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Ep. 164 - Carnivorous Plants: Their Physiology, Ecology, and Evolution

Today we are joined by Dr. Aaron Ellison to talk about a new book called "Carnivorous Plants: Physiology, Ecology, and Evolution." Among other things, Dr. Ellison has spent much of his career learning about what the organisms living within pitcher plants can teach us about big picture ecological topics. Now, together with a team of collaborators, Dr.'s Ellison and Adamec have put together a modern synthesis about the myriad carnivorous plants with which we share this planet. This is a fascinating discussion that you don't want to miss! This episode was produced in part by Philip, Henriette, Letícia, Ron, Tim, Carl, Lisa, Anthony, Susanna, Homestead Brooklyn, Brodie, Kevin, Katherina, Sophia, Lisa, Brent, Plant by Design, Mark, Rens, Mountain Misery Farms, Bendix, Irene, Holly, Clifton, Shane, Caitlin, Rosanna, Mary Jane, Manuel, Jennifer, Sara, and Margie.

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Ep. 136 - Uncovering Antarctica's Forested Past

It may be hard to believe but Antarctica has a green past. Throughout its history, our southern polar continent has been the home to a variety of now-extinct biomes and my guest today is responsible for uncovering the oldest of these remains. Dr. Erik Gulbranson is part paleoecologist and part paleoclimatologist and what he and his collaborators are learning from these fossilized ecosystems not only helps us understand how life responded to climate change in the past, but also how it may respond in the future. This is one you don't want to miss! This episode was produced in part by Brian, Mark, Rens, Bendix, Irene, Holly, Clifton, Shane, Caitilin, Rosanna, Mary Jane, Manuel, Jennifer, Sara, Sienna & Garth, Troy, Margie, and Laura.

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Ep. 119 - Plant Architecture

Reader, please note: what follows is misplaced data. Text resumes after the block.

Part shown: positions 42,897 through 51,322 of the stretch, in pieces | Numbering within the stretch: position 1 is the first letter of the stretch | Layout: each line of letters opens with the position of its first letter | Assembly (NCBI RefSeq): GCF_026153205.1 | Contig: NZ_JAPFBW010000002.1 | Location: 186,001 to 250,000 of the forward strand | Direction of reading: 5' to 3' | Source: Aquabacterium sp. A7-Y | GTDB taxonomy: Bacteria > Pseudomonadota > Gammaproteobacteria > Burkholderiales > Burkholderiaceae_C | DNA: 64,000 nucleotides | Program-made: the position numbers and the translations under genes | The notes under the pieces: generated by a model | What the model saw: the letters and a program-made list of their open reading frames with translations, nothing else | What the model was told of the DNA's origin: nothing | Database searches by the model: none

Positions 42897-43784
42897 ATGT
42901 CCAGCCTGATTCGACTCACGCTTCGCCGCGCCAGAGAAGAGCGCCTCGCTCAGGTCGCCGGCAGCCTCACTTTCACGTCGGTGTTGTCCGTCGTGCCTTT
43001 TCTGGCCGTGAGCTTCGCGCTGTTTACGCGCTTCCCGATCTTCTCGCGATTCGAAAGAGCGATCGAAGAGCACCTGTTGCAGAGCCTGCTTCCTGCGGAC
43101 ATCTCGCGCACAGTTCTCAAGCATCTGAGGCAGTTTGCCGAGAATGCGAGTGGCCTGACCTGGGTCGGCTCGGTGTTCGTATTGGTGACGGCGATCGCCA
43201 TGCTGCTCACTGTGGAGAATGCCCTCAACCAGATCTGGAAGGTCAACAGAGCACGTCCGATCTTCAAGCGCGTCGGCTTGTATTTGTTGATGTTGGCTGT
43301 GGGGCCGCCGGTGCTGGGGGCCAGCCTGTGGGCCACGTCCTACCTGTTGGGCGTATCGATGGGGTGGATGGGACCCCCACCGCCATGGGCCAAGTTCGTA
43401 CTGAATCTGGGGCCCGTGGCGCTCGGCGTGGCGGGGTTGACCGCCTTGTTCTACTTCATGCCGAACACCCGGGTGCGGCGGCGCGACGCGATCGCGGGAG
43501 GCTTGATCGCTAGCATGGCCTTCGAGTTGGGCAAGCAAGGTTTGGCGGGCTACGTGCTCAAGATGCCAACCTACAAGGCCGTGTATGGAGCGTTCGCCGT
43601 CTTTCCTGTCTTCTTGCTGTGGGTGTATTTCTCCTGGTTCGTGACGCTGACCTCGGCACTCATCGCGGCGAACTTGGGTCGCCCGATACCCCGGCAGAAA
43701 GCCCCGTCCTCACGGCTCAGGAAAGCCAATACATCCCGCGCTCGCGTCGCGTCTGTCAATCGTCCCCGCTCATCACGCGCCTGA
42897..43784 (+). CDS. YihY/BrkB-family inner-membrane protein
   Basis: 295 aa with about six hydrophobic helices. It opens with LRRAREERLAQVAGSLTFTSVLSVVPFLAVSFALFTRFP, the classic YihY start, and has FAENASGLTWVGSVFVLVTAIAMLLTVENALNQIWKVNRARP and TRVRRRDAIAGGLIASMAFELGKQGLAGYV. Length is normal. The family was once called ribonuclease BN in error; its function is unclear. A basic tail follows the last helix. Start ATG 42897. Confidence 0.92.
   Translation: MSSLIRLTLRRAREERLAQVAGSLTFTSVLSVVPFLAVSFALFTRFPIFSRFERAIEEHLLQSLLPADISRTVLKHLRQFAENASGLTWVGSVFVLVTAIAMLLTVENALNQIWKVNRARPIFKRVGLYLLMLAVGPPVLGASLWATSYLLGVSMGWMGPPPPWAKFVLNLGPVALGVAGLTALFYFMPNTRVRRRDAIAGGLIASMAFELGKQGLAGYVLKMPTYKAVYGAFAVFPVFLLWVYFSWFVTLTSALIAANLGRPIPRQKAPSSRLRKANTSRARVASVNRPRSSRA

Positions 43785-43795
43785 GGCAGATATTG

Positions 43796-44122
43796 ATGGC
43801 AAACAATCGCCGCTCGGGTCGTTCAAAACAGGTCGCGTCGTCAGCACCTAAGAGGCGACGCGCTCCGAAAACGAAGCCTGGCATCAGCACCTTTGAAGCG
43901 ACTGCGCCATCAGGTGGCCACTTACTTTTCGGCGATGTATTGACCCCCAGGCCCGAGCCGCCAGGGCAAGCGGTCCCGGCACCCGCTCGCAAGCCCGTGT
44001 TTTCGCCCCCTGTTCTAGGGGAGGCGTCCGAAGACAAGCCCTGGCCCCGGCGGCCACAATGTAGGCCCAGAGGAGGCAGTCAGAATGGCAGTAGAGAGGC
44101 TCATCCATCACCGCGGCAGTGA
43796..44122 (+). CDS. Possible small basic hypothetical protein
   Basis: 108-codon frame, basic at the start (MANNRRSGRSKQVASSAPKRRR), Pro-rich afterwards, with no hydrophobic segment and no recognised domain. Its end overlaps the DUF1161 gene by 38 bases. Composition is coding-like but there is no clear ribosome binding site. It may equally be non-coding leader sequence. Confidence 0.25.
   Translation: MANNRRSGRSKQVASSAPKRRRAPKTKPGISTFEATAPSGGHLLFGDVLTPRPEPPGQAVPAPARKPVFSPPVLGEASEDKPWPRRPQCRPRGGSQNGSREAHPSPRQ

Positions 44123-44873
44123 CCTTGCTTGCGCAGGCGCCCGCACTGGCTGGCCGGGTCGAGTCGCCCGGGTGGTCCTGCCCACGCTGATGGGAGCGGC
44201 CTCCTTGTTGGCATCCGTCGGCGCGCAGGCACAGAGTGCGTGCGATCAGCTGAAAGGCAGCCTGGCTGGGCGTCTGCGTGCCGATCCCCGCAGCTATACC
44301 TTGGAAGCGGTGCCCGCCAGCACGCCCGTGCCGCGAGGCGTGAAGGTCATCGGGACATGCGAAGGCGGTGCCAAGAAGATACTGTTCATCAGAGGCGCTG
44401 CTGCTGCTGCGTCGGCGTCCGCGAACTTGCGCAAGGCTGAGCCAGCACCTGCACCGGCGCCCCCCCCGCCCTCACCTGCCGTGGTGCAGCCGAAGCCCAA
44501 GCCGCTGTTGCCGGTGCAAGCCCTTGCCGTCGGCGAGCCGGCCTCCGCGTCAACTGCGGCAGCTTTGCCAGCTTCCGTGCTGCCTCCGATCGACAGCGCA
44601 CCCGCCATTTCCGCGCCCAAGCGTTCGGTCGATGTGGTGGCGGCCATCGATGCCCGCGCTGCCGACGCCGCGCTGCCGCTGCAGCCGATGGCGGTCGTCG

Our guest today is Dr. Karl Niklas. His work utilizes mathematics to explain plant growth and form in relation to four basic physical constraints: 1) Plants have to capture sunlight and avoid shading their own leaves, 2) Plants have to support themselves structurally, 3) Plants have to conduct water to their various tissues, and 4) Plants must be able to reproduce effectively. Using these basic constraints, Dr. Niklas builds mathematical simulations of plant evolution. Join us for a fascinating dive into the biophysical world of plant evolution. This episode was produced in part by Allan, Shane, Amy, Caitlin, Rosanna, Daniel, Mary Jane, Manuel, Jennifer, Sara, Christopher, Sienna and Garth, Margie, Laura, and Mark.

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Ep. 57 - The Fascinating World of Liverworts

Say liverwort to some random person on the street and you are going to get some funny looks. Say it to the right person, however, and brace yourself because you are about to enter into a world hundreds of millions of years in the making. Liverworts represent something akin to the earliest stages in terrestrial plant evolution. Despite their diminutive stature, the world of liverworts is endlessly fascinating. For this reason I was very excited to sit down for a conversation with this week's guest. Laura Briscoe is a Research & Collections Assistant at The Field Museum who specializes  in liverwort biology and her work focuses on cataloguing and describing liverwort diversity. Her research takes her to a small island off the coast of Chile where liverwort diversity far outnumbers that of vascular plants such as trees. This was one of the most fascinating conversations I have ever had and I really think you are going to enjoy it.